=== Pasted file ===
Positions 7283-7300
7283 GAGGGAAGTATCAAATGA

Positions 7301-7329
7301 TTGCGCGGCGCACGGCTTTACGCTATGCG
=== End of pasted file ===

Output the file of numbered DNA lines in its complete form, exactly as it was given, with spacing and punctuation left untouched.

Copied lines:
Positions 7283-7300
7283 GAGGGAAGTATCAAATGA

Positions 7301-7329
7301 TTGCGCGGCGCACGGCTTTACGCTATGCG